Europe's question of time

The EU summit finally saw policymakers work toward a long-term plan, but with many questions left unanswered, the eurozone is still at the mercy of markets.

Has Europe done enough to save itself? Possibly, but only if the eurozone can remain intact until the fiscal integration envisaged at the European Union summit is in place and is effective in imposing strict disciplines on the fiscal policies of those nations that have signed up to the pact.

While the outcome of the summit was politically messy and dominated by Britain's refusal to be party to an agreement that would have handed over control of financial regulation to the EU – which may ultimately see it shut out of the future of the 'new' Europe – the eurozone membership and a number of those countries with their own currencies (perhaps eventually all but Britain) did at least reach agreement on some core issues.

The problem with those agreements is that implementation of them will take time, at the least requiring legislative action within the individual countries and potentially a new set of European institutions and agreements because of Britain's use of its EU veto.

In the long run, fiscal harmonisation and the imposition of a Germanic approach to deficit and debt are desirable objectives, given that it was ill-discipline and indeed reckless profligacy that got the eurozone into this mess.

It is, however, the immediate future rather than what might emerge in some years' time that matters for the fate of the eurozone. Unless the summit outcome placates markets and opens access to debt markets at acceptable prices for governments and institutions, the region won't hold together long enough to realise the longer-term vision.

With southern Europe now signed up to severe austerity packages, there was nothing in the agreements that appears to provide any near term relief or stimulus to generate some growth to soften the harshness of those policies.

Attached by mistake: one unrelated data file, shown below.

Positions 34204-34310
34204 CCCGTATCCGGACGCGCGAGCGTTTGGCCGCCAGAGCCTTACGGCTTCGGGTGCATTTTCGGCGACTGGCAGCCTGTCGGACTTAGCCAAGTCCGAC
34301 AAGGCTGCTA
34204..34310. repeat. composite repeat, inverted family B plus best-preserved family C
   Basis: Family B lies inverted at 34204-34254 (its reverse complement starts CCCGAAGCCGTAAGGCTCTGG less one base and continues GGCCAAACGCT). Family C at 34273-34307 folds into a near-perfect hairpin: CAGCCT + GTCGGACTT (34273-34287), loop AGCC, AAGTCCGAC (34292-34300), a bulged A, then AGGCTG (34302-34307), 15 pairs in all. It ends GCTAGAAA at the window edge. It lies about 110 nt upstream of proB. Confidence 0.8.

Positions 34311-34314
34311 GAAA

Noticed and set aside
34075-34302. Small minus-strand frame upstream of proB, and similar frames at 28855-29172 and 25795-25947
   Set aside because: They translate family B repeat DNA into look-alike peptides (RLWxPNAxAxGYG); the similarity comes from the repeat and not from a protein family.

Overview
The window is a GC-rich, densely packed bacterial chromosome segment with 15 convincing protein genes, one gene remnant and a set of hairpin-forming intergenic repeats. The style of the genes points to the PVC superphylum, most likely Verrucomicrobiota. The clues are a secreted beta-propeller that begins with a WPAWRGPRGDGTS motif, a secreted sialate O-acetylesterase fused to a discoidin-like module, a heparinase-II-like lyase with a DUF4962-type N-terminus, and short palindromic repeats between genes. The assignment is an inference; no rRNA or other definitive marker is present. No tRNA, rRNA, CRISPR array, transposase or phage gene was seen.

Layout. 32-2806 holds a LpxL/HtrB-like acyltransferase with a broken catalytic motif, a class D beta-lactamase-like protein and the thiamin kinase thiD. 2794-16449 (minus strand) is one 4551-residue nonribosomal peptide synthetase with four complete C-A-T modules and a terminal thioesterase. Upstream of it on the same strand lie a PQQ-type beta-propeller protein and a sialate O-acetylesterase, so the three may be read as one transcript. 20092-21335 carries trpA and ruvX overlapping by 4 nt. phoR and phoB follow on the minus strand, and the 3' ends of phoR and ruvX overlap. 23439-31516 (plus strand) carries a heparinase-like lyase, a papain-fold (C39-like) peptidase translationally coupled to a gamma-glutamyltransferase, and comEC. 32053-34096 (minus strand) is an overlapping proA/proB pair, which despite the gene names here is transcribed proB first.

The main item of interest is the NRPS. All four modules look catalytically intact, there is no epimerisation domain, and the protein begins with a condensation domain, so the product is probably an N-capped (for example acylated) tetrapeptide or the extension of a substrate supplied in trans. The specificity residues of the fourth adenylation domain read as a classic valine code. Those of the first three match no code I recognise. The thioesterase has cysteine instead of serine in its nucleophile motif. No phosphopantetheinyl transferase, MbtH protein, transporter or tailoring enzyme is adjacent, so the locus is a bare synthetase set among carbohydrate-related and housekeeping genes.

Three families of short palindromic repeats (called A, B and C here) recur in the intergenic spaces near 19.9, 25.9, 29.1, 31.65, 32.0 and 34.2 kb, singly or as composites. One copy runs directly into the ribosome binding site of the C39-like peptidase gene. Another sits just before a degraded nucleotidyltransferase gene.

And while the summit did agree to expansions of Europe's bailout funds, the question of where those funds come from, whether they will be sufficient and when they will be available remain real and critical.

Similarly, while there is an agreement that European banks will need to raise more than €100 billion of new capital, it isn't clear where that will come from. Already beleaguered taxpayers may be called on again. It won't help that the ratings agencies have started downgrading European banks again.

It is conceivable that the agreement by the eurozone leadership to a plan might by itself calm markets. The inability of the eurozone to respond decisively to the developing crisis is at the heart of the way in which it spread from the periphery of Europe to its core.

Now they have a plan, albeit one still studded with question marks, not the least of which is how the new agreements relate to the treaties and institutions of the existing EU agreements.

Whether that's sufficient to convince the markets to release some of the pressure that has built up in European debt markets is the critical question. What the leaders agreed to over the past few days would have worked some months ago, but now might be regarded as too little, too late.